It is anticipated that as lockdown restrictions ease, and particularly with children and young adults returning to education, cases of meningitis will start to rise.
We discussed how they were using their resources to generate income, which service areas they were best at collaborating in and their experience/role in collaborative ventures.
Together we had a wide-ranging conversation that we have now captured in a findings report, '[media type="link" id=25]'. What is striking is the range of experiences that councils’ Legal Services have in their different parts of the country. Many of the challenges are shared, but the ways of dealing with them vary widely. At the one extreme, just doing the “day job” is a big hurdle, but for others there is a surprising degree of confidence and control over their resources. There were councils that showed that they knew exactly what they were doing and how to respond to these challenging times.
It is this intentionality that holds the key to continued quality service delivery of the legal function in local government. Strong leadership and effective management are essential qualities in senior legal officers and there is encouraging evidence that these continue to be available in councils.
It’s always interesting to look at co-working with others from different ends of a telescope, and there are some things that we have found really valuable when collaborating with our in-house colleagues, with reference to one project in particular.
For the last two years Staffordshire County Council have undertaken a process of creating a joint venture vehicle with the private sector to deliver education support services. The aim was also to deliver economic growth by creating an enterprise building on the council’s expertise and track record. Anthony Collins Solicitors was asked to join the wider project team (including KPMG) to help shape the procurement process and achieve a consensus on how to maintain maximum flexibility within the confines of a clear and consistent framework. In April 2012 the Council launched its OJEU Notice asking for investor partners. At the end of December 2012 the Council signed its joint venture with its chosen partner, Capita, with a view to commencing the partnering arrangement on 1st April 2013.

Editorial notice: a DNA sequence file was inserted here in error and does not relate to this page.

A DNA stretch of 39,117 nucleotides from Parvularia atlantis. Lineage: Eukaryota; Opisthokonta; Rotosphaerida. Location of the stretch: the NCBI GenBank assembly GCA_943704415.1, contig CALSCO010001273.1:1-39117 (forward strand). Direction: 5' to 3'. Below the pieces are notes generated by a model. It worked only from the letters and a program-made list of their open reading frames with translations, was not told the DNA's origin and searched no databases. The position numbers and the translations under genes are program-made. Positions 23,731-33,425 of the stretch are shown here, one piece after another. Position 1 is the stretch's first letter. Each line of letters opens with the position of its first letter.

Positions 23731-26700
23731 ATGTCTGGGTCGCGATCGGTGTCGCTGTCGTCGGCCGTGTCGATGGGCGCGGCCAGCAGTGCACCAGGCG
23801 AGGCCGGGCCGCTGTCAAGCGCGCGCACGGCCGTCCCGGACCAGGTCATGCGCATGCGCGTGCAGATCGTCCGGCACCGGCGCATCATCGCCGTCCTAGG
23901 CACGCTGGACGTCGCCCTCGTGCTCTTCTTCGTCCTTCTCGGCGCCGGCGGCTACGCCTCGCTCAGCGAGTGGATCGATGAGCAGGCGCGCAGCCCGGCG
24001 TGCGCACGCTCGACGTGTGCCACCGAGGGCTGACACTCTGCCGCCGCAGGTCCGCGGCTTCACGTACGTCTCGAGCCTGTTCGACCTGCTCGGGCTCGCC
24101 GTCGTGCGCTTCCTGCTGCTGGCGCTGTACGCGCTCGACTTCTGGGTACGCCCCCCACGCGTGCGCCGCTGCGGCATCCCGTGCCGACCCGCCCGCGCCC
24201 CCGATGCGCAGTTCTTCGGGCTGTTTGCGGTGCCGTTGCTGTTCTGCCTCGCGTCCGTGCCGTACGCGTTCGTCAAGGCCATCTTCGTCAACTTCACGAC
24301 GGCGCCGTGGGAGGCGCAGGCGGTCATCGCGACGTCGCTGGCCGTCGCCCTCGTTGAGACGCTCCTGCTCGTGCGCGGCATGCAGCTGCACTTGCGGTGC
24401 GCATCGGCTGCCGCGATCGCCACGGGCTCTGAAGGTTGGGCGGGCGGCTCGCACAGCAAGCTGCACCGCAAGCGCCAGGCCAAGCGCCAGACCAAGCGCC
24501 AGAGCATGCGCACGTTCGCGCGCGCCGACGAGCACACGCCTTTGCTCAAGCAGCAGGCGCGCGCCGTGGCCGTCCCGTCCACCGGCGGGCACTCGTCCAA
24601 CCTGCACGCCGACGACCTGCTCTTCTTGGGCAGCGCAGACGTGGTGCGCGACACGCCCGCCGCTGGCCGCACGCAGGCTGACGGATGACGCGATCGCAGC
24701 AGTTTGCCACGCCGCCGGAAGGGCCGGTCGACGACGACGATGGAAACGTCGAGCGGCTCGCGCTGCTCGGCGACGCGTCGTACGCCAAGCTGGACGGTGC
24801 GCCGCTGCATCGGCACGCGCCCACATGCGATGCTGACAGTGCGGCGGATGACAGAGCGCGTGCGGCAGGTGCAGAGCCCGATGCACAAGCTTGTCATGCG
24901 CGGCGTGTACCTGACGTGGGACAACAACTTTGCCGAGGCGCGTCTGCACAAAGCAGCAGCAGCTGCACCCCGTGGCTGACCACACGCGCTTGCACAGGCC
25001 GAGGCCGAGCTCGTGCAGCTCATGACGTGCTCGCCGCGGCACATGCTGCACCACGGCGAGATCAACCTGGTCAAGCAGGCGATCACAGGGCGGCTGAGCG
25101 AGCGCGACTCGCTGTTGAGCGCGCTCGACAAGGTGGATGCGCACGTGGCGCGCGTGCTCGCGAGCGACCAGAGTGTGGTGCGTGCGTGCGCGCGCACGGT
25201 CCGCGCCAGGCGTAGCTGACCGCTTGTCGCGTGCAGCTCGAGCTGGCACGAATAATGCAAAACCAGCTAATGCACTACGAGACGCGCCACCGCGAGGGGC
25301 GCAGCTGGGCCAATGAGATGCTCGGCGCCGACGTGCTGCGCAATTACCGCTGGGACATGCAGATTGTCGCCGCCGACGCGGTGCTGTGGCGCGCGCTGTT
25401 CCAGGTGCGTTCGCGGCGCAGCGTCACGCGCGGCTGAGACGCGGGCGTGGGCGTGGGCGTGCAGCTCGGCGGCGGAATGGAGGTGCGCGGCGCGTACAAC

Working closely with our in-house colleagues effectively as a “unit” coordinated by Jean Evans, the Council’s Head of Legal Services, our role was to prepare and negotiate the legal documentation, guide the council through the procurement process especially in relation to the evaluation of bids and to help future gaze – anticipating and addressing legal concerns likely to develop down the line. We were able to make our contribution fully because the Council did several things really well:
- the Council (with KPMG) held extensive pre-procurement discussions to establish what the Council really wanted and what might be feasible, enabling “market readiness” by the time the OJEU Notice was launched;
- the senior management team led by the council’s chief executive drove the process;
- the roles of project sponsor and project manager were superbly executed;
- calm and authoritative procurement skills were deployed within the authority;